I am a newly single
mother facing the daunting task of reentering the work force and trying to earn
a college degree while still being a good mommy to my two kids. We are new to the area we live in, because of
the move, because of the end of the marriage.
So when I found out that in Hall County (Georgia) Schools there is after school
care that takes place at the school run by the YMCA I was very grateful. My son Logan, who is on the spectrum, and my
daughter began attending the after school child care program at their school
when I recently found a job.
Before the YMCA accepted my son into the childcare program I had a conversation with the program director and on site staff about his condition and they seemed understanding.
My son’s special education teacher and I met with the YMCA staff to discuss that he exhibits elopement behaviors, a common symptom of autism. This simply means he will try to leave an enclosed space.
The YMCA staff member assured me they would not allow my child to leave and that they would provide an additional staff member -- so where normally there are two adults, they would add a third -- for supervision on the days my son was scheduled to attend. However, when they were picked up, there was never another staff member there.
On Wednesday, October 24th the staff at the YMCA called a meeting with me. First I was asked to pay extra to keep my son in the program, and then I was told that he was no longer allowed in the program. Previous to this meeting there had never been any notes sent home about behavior incidents. There were only two voicemails to me in one day alerting me to the fact that he had tried and failed to leave the building.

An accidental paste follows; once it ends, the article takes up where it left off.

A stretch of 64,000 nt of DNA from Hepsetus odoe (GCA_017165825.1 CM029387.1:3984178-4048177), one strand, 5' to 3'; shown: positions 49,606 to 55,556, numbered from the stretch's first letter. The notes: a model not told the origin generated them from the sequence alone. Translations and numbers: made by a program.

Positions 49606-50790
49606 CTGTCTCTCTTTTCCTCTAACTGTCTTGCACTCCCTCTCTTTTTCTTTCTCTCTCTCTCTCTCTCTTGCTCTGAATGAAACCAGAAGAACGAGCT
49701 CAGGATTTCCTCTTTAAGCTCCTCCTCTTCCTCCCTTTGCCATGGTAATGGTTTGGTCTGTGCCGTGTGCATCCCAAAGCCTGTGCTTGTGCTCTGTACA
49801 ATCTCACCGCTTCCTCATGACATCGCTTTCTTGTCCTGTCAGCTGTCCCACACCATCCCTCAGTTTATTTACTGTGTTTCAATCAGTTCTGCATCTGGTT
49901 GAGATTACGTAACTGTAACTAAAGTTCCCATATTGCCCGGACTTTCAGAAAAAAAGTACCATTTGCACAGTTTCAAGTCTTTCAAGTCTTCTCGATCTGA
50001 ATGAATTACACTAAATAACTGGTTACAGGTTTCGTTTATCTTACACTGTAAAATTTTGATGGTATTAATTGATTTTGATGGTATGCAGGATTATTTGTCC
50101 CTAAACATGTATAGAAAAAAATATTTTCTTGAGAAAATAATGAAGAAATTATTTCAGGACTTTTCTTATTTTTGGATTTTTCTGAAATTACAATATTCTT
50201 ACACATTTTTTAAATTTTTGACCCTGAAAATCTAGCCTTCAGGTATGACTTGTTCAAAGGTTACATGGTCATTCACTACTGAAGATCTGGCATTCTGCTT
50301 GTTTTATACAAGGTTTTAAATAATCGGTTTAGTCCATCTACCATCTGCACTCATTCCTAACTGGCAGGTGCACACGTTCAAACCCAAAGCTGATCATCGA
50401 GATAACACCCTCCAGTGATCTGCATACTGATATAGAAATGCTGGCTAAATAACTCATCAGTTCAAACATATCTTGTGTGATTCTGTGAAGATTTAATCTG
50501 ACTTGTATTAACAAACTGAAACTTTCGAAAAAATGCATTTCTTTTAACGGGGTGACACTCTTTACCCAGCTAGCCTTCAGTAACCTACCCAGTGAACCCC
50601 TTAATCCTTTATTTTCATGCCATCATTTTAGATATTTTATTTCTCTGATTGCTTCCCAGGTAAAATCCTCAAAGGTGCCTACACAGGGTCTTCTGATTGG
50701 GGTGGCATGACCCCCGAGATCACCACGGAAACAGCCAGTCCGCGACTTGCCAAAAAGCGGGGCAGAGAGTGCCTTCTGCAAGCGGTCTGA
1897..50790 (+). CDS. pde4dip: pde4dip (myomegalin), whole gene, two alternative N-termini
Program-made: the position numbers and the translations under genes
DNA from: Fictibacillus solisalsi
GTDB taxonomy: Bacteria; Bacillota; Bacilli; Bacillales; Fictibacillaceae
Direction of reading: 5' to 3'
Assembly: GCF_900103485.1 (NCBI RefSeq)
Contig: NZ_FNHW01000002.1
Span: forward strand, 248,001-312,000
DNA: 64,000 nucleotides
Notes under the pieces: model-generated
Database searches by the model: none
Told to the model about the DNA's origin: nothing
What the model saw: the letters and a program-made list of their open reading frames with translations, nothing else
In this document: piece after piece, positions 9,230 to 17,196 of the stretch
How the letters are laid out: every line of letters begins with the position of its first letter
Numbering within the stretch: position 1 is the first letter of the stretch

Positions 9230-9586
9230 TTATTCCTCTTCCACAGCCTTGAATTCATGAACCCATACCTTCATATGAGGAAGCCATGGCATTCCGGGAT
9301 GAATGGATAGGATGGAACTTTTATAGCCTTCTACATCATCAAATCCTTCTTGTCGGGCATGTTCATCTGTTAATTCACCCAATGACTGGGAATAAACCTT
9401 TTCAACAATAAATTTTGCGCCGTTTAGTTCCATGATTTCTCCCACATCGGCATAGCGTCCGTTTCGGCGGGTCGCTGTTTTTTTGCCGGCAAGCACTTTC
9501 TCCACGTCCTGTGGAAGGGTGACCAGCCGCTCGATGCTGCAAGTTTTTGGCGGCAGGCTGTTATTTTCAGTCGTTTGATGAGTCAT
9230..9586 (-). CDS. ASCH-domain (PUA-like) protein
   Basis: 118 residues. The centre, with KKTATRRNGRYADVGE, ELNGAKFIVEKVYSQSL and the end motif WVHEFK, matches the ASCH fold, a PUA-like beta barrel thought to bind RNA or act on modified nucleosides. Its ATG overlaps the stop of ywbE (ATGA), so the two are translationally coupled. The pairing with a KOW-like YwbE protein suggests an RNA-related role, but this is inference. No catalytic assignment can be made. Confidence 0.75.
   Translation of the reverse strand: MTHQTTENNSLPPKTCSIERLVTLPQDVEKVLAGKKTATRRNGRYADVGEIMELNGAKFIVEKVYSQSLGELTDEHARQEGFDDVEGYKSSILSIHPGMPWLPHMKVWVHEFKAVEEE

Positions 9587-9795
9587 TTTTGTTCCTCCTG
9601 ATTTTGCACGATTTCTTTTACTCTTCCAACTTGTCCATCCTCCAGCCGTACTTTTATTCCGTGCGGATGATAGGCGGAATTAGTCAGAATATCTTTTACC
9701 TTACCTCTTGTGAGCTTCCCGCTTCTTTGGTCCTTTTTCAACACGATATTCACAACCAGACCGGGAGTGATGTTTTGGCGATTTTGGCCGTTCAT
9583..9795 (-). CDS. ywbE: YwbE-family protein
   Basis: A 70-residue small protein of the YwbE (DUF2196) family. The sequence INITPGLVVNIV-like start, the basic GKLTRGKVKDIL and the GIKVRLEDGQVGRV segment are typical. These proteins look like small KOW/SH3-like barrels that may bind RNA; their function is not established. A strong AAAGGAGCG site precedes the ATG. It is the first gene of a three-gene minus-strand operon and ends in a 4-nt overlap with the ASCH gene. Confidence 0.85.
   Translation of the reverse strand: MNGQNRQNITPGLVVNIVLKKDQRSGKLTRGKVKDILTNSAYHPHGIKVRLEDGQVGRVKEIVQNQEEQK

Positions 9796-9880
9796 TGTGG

The director of the After School programs told me in the meeting the reason for his dismissal was that he was a flight risk due to his autism. Once outside the meeting room and in front of additional staff and YMCA patrons, staff members denied having kicked my son out. I asked several times whether they could attend that day but all I got was pleas to discuss it privately. It must have been very embarrassing for them. Admittedly, I was upset and even told some poor girl who was only there to apply for a job that she would soon be working for a company that doesn’t allow kids with autism to their programs. They had been in the program for just over two weeks.
In addition to those, since I have been spreading the word about this, I have talked with several other parents, some local, some not, who have had difficulty getting YMCAs to accept their children with disabilities into their programs.
With one in every 88 American children on the autism
spectrum how can child care centers just turn them away? How can it be that there is an entire county,
at least, where a single mother has zero childcare options just because one of
her kids has autism? Organizations that
provide services to children need to prepare their caregivers and staff for the
influx of children with autism, because they are greater than one percent of
our children and rising.
Please sign my petition on Change.org and join me in telling the Georgia Mountains YMCA and the YMCA of the USA that discrimination against children with autism and other disabilities is unacceptable.
Sarah David says, "My son Logan is seven years old. He has autism. His communicative ability is on the low side and when he does speak, his language is like that of a two year old. He enjoys things that seven year old boys usually enjoy. He likes to run and play outside. He loves to climb, and he loves cars, trucks and action figures. He is generally cheerful, easygoing and lovable. One of the symptoms of his autism is elopement; this simply means he tends to try to run off. Part of the reason for this is that movement helps him to calm down. Running, jumping, swinging and spinning make him a calmer, happier boy."